His Majesty was all powerful and all knowing. But he wasn't quite all there. 1788 - King George IIl (Nigel Hawthorne) is almost 30 years into his reign and is once again preparing for the Opening of Parliament. Queen Charlotte (Helen Mirren) skillfully divides her role as both devoted wife and mother to their 15 children. Yet, despite the apparent veneer of respectability, something is going sadly awry within the walls of Windsor Castle. The King's behaviour is becoming increasingly irrational, he is babbling ceaselessly, spewing obscenities and attacking the Queen's Mistress of Robes, Lady Pembroke (Amanda Donohoe). Has the King of England gone...mad? As the King's condition deteriorates, his son, the Prince of Wales (Rupert Everett) sets out to have his father declared unfit in order that he should be proclaimed Regent. The Queen is denied access to her husband and the King consequently becomes an isolated figure at the mercy of his own inept physicians. Not until he is persuaded to engage a new doctor, Dr Willis (Ian Holm) does the King show any signs of improvement. Yet the King's only true salvation relies on the support of the most potent of medicines - the Queen herself.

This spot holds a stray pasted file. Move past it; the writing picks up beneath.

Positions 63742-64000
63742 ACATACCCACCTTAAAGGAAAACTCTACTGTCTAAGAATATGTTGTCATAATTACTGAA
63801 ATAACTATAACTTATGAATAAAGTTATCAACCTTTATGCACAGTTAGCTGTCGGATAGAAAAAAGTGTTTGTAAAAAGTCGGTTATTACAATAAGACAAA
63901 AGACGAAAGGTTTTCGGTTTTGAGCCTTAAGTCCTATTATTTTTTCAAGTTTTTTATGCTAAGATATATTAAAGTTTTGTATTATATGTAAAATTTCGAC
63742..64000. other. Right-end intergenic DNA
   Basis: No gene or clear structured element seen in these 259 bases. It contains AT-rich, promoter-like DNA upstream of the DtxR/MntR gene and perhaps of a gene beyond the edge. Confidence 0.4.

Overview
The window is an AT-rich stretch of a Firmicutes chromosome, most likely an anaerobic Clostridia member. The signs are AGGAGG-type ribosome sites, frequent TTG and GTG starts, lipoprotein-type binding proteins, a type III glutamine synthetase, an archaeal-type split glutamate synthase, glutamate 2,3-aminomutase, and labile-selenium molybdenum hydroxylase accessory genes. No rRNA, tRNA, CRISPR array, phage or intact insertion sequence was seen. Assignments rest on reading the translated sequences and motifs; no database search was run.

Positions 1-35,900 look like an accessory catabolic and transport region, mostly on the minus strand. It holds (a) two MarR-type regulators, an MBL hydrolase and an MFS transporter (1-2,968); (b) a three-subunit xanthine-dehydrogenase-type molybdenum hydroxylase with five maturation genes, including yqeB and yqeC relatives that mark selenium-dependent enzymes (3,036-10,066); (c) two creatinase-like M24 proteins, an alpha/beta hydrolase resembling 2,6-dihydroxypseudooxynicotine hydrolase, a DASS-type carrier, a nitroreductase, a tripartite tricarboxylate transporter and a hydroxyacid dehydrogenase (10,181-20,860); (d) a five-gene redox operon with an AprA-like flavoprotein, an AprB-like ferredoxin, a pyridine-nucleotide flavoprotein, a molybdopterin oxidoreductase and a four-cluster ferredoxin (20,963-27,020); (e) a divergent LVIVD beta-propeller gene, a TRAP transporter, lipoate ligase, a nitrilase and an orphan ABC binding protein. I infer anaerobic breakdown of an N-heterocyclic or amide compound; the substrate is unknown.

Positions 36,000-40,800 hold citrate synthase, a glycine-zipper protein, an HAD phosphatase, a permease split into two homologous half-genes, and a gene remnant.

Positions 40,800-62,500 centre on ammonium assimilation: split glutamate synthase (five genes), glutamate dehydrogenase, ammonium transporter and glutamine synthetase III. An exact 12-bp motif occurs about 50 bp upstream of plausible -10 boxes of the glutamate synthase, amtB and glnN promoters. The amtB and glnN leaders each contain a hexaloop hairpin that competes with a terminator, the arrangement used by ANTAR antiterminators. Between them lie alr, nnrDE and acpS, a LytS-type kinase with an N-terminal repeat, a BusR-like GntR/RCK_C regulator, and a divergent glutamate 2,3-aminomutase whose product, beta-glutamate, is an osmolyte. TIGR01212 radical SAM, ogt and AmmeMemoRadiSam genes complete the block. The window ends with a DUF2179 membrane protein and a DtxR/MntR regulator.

Give George a Chance
- The Madness of King George review by RW
This is an excellent film, especially if you wish to brush up on your history. The story of the Prince of Wales had particular relevance. And if you thought our parliament was fractious it seems this has a long track record. And for literary folk Fanny Burney was Lady in Waiting to the Queen
Caroline and was chased around Kew Gardens by the King. Good fun all round.
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